And they say kids these days are too apathetic. They say they aren't willing to take a stand. Well, I guess the students of Virginia's Christiansburg High School have proved that wrong. This week more than two dozen students boldly defied their school dress code in protest of the policy, and most earned suspensions for it. Such passion. Such integrit… oh wait. This was about the right to display their Confederate flag gear. Never mind.
Montgomery County Public Schools Spokeswoman Brenda Drake told a local NBC News affiliate that the school originally banned students from wearing the symbol after "a year's worth of fights that occurred from 2001 to 2002." Drake said, "The fights were racially charged and racially motivated, and the Confederate flag was used as a symbol of intimidation in that specific case." She added that "smaller" incidents persisted for years and that "Continued racial friction suggests that lifting the ban of this particular symbol would cause significant disruption at the school."
So this year, the school also implemented a ban on Confederate flags or "decals with the Confederate iconography" from student cars. Students who wish to park in the school parking lot are now required to sign a written agreement they won't display the flag.
Oh no, but FREEDOM! How can this horrible suppression be happening in AMERICA? As Fox reports, "Their First Amendment rights were violated."
"They're trying to get rid of it, and they're not trying to get rid of any other flags," student Forrest Taylor told NBC affiliate WSLS. "They say that it's a racist thing even though it's not." Classmate Hannah Smith agreed, saying, "It’s not racist, I can tell you that right now. My brother left this world a few months ago, and he told me it doesn’t matter what people say, keep that flag flying for me." Students vow they will keep wearing the symbol "for the foreseeable future."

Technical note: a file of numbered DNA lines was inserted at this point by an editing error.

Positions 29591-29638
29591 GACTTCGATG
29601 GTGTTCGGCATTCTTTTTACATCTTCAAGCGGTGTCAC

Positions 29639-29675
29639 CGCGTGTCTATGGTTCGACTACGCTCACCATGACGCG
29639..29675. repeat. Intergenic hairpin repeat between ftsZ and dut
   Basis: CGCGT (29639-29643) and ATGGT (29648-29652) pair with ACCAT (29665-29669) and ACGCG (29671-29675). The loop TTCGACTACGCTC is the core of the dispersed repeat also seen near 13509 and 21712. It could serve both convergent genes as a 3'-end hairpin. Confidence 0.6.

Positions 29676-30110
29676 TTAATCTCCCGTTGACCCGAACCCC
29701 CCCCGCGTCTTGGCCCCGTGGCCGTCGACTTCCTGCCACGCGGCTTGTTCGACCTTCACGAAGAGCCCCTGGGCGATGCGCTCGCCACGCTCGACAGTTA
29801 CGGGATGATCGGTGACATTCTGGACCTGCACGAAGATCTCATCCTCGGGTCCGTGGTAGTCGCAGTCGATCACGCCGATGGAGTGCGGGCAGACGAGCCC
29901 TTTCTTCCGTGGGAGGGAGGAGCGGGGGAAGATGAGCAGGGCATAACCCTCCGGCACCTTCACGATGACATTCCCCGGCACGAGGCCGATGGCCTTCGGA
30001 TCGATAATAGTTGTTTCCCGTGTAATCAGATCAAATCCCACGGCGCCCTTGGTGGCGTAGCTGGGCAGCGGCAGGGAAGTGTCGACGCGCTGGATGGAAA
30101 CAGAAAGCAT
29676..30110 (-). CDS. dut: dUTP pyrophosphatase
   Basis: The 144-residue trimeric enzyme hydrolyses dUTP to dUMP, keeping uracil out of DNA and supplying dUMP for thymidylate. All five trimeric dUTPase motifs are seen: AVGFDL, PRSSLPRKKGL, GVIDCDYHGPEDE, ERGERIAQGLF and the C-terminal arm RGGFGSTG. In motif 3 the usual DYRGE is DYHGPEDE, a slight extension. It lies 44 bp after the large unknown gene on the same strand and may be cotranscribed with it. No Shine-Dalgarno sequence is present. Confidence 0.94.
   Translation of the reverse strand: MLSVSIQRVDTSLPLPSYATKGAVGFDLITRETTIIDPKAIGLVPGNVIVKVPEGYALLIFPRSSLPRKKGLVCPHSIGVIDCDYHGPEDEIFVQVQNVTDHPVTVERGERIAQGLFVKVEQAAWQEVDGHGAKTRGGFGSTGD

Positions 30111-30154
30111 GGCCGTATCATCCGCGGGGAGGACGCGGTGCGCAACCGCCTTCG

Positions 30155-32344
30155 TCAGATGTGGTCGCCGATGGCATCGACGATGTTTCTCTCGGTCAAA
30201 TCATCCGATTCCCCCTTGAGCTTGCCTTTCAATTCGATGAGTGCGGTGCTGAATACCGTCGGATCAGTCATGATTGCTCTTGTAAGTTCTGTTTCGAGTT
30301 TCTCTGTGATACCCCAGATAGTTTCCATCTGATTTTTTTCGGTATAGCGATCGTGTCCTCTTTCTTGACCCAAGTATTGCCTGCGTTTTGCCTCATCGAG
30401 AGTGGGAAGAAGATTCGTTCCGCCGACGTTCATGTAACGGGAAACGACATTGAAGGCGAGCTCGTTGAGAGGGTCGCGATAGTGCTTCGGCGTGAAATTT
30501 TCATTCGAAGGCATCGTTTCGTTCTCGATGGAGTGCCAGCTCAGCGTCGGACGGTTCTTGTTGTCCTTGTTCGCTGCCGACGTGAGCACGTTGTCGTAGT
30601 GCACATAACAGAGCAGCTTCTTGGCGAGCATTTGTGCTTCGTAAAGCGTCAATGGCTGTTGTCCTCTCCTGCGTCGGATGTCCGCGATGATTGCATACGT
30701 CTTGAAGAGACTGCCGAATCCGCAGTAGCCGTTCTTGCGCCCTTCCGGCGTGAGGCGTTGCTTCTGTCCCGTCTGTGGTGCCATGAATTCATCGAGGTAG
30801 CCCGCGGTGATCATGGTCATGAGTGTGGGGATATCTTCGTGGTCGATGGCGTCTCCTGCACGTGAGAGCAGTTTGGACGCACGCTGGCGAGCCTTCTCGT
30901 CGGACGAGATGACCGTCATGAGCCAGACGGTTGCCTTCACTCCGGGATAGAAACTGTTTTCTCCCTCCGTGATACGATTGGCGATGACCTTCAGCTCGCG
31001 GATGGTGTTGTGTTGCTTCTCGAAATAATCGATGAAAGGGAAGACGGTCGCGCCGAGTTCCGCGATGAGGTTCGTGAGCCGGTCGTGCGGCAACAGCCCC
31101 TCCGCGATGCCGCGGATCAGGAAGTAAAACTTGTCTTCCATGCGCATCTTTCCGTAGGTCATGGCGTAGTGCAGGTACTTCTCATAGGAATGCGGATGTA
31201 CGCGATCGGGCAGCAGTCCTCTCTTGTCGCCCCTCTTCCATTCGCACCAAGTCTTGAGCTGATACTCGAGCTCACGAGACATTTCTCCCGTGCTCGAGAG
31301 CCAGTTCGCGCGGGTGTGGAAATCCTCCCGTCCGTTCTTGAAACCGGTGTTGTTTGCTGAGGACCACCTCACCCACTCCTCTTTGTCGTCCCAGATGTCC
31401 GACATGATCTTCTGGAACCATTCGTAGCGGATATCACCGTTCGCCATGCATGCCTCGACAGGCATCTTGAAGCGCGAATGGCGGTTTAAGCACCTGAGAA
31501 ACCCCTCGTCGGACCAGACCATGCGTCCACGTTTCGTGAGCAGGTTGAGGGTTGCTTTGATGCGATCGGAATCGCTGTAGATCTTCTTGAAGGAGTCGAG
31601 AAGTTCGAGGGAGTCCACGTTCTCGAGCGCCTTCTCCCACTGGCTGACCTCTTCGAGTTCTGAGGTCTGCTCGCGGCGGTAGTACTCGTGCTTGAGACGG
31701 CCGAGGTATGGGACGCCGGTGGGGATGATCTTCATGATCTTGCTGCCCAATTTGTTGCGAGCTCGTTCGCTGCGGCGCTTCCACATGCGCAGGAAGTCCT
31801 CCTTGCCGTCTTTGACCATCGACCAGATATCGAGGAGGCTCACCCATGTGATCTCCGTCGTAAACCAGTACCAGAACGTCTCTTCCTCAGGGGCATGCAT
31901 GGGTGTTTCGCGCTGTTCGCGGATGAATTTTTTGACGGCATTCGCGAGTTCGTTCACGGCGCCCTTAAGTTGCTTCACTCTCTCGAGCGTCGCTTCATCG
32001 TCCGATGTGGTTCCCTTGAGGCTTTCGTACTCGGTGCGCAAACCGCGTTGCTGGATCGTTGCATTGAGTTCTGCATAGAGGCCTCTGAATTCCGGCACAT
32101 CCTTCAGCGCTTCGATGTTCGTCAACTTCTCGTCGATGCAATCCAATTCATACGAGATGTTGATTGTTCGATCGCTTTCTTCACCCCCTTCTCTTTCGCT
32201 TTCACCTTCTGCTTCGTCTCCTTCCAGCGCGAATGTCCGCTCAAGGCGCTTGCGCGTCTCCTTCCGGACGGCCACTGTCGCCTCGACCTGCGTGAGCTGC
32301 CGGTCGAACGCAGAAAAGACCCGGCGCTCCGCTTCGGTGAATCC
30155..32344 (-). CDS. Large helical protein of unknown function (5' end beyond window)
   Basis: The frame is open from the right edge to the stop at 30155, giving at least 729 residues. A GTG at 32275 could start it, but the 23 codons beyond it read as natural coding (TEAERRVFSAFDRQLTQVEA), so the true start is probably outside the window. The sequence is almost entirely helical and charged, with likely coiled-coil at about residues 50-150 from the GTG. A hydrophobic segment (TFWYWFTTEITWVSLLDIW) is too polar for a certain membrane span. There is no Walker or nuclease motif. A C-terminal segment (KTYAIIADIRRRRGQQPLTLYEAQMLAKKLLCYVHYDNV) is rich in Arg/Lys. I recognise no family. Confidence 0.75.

Christiansburg High wasn't the only site of a dispute over the flag this week either — in Jacksonville, Baldwin Middle and Senior High School found itself embroiled in a similar dispute after school officials told student John Moncrief to remove the flag from his truck. News 4 Jax reports that "more students came back the next day with more flags to show support." Student John Hargrove told reporter Jim Piggott that he was likewise told to remove his flag, and that "I mean, it kind of offended me because that's my heritage. I support the South. I don't see why that's a problem." Oh God, stopppppp.
Anecdotally, all of the students interviewed on camera are white.
High school students who love their Confederate flags, who feel "offended" about some imagined insult to their "heritage," may I make a suggestion? It's called Google. Maybe you could read about Dylann Roof, the confessed killer of nine African American church-goers in Charleston earlier this year, and his fondness for the flag. Maybe you could read Tom McKay's fine Mic piece of June, in which he explained the ideology of the flag's designer, William Thompson, who believed it would "be hailed by the civilized world as THE WHITE MAN'S FLAG."
Or do an image search with the terms "Confederate flag KKK." It's extensive. I hope maybe then you'll reconsider the "It's not racist" argument. Because it totally is.
You can have pride in where you come from without perpetuating symbolism that is threatening and hateful. And these kids should know that. They should be learning that, and if they're not, that's a problem. It's not sufficient for their schools to ban the Confederate flag, or to suspend those students who still flaunt it. They have to teach them why.